Before automobile and airplane travel became widespread, before television was a thought and even radio hadn’t been invented, there were newspapers. Lots of newspapers. Anyone who was literate and lived in any town from 200 to 200,000 had the world at their fingertips, courtesy of a newsboy, a nickel, and any light source, whether a candle, a lantern,or a light bulb.
The State Historical Society of Missouri has been busy recently, adding 333,000 pages of content to expand the scope of the Missouri Digital Newspaper Project. Madison County’s Democrat News is one of the 42 papers, which include periodicals from Clark, Ralls, Jefferson, Perry, Madison, New Madrid, Dunklin, Johnson, Callaway, Worth and Nodaway counties.
The combined new content of all the newspapers spans the years 1860 through 1946 and has been added through grant funding supported by Institute of Museum and Library Services under the provisions of the Library Services and Technology Act as administered by the Missouri State Library, a division of the Office of the Secretary of State.
Alan Kopitsky, managing editor of the Democrat News who has been working there since the 1980s, said he’s pleased people will be able to freely access some of the earliest editions of the Democrat News.
“This is a great benefit for a wide range of interests,” Democrat News editor Alan Kopitsky said. “By digitizing the Democrat News from 1898 to 1946, the State Historical Society of Missouri is providing a useful tool for people doing all types of research. It also will be a godsend for local history buffs and the countless people wanting to trace their genealogy.”
Many of the 350 newspapers in the collection are now defunct, and hail from 108 of Missouri’s 114 counties and St. Louis. They can be found at https://shsmo.org/collections/newspapers/mdnp. The access is free and the content is searchable by keywords.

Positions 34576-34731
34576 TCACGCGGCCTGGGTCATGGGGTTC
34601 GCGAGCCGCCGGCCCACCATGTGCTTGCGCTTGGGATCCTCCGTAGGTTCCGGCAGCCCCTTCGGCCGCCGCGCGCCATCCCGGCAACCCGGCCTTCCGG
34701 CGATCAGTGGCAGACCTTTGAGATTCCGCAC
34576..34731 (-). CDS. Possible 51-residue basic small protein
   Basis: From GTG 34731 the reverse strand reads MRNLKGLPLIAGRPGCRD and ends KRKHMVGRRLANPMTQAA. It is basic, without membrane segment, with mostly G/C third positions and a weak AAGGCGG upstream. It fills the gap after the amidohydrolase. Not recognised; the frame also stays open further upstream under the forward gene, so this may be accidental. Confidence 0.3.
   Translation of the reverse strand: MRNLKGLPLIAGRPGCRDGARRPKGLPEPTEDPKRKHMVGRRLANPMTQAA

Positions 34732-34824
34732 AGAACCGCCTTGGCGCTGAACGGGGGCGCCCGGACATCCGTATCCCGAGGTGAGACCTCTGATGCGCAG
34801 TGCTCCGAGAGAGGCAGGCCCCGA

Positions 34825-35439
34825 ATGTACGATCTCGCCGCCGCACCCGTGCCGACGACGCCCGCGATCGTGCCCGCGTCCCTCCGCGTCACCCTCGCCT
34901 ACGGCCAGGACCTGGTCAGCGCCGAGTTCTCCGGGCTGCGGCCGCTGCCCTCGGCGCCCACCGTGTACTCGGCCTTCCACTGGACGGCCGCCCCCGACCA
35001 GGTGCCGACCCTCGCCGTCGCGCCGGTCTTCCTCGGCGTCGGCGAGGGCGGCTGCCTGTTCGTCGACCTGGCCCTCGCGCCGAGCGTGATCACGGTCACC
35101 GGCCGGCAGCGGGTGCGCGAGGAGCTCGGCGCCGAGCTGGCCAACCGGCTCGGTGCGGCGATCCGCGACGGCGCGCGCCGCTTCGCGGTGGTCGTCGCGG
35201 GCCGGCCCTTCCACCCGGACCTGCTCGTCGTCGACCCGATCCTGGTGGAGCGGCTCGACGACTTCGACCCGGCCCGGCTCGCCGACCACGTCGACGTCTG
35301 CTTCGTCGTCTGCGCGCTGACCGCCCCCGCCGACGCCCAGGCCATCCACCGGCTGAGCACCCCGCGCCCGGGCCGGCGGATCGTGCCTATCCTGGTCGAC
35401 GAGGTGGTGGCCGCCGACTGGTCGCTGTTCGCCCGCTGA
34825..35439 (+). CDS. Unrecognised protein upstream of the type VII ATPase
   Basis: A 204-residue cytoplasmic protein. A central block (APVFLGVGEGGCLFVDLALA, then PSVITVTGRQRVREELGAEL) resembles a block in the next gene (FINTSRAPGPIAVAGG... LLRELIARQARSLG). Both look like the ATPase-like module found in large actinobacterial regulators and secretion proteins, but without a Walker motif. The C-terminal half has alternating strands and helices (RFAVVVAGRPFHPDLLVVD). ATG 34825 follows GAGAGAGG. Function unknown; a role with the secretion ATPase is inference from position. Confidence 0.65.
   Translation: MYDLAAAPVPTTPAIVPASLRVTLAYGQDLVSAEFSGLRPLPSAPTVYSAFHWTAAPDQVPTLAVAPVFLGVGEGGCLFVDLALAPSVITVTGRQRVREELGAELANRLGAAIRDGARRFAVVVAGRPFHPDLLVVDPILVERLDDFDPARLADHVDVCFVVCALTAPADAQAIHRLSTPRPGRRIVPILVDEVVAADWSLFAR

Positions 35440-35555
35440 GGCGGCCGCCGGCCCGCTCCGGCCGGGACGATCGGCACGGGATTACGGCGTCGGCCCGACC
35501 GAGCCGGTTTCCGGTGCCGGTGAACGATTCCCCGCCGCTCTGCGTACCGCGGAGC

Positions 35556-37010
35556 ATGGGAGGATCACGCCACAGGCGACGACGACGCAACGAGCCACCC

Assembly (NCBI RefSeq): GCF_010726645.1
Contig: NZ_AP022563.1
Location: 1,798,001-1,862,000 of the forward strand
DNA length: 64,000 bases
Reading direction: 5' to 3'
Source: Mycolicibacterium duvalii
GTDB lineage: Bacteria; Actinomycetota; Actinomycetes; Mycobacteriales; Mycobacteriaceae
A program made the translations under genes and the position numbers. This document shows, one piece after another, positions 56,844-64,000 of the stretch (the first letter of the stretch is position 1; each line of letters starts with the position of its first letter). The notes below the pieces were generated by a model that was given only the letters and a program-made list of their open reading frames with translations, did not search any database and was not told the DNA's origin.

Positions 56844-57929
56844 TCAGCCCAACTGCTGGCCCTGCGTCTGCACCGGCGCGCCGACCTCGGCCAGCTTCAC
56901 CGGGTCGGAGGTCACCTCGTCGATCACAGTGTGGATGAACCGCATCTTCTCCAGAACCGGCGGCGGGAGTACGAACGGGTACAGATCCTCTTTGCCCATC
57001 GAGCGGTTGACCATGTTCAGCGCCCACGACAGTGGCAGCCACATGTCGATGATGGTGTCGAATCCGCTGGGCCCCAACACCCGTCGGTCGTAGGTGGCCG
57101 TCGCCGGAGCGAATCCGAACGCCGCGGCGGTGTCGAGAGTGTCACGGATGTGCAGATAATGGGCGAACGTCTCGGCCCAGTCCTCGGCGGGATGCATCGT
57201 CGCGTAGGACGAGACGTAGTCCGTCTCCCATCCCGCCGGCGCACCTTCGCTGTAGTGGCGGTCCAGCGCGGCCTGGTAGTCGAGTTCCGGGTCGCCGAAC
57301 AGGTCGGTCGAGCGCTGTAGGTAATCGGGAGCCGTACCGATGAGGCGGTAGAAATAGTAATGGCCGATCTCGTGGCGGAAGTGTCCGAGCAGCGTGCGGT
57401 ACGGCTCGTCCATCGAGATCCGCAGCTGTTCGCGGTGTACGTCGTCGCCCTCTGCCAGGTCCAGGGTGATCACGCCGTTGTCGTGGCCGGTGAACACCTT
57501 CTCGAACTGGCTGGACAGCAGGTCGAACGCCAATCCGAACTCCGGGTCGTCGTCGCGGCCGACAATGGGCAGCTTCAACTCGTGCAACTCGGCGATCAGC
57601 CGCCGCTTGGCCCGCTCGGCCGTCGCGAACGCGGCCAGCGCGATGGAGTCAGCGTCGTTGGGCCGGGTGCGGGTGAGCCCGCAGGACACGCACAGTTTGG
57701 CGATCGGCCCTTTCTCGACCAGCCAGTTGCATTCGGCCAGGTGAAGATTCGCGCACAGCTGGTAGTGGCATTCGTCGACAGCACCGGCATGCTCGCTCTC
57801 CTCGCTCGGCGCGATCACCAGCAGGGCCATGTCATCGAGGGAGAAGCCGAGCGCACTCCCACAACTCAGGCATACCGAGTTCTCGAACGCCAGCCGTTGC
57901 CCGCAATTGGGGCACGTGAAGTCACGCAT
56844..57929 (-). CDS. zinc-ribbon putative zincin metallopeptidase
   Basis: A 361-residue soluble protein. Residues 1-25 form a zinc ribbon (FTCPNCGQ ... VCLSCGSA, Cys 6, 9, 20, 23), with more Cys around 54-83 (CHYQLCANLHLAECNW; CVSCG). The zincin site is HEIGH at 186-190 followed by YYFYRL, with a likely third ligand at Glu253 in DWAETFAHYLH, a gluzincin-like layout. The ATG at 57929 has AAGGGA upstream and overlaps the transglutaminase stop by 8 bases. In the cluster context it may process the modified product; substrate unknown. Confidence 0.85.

The Democrat News pages alone number 16,050.
“The digital newspaper content from Fredericktown will engage citizens to reflect on the events that have shaped their community,” read the SHSMO release. “Newspapers are the first draft of history and serve as primary sources for historical research, and provide a glimpse into society at that point in time.”
One can also see what kinds of “clippings”, or screen-captures, have been made of the various pages. The picture that accompanies this article, for instance, is a clipping of advertisements from the Aug. 6, 1898, edition of the Democrat News. Another person clipped a news item from 1930 about social visits paid in the long-gone Madison County village of Faro.
Another clipping was from four days before Armistice Day (predecessor to Veterans Days), Nov. 7, 1918:
The Americans are giving Fritz a good thumping all along the line. Several of our Fredericktown boys were wounded in the battle. I think Ed Reeves was killed. Chas. McCarver was wounded and Elijah Simmons too. I think Lige was shell shocked and the fellow who was with him was killed. They were completely covered up and I dug them out and saw that Lige was taken care of... I never see any of the Madison county boys over here outside of our Regt. ...Yes, I got the pictures you sent me, they were real good... Oh yes, I got four D-N papers too....
— Pvt. Wm Floyd Thomas, Co. E. 138th Inf., AEF, Via NY
Additional newspapers that can be freely accessed at the State Historical Society of Missouri include the Iron County Register's 1867-1922 editions, Farmington Times's 1898-1902 and 1905-1922 editions, Farmington Times & Herald's 1902-1905 editions, Ste. Genevieve Fair Play's 1872-1921 editions and Potosi Journal's 1894-1922 editions.
Sarah Haas is the assistant editor for the Daily Journal. She can be reached at 573-518-3617 or at email@example.com.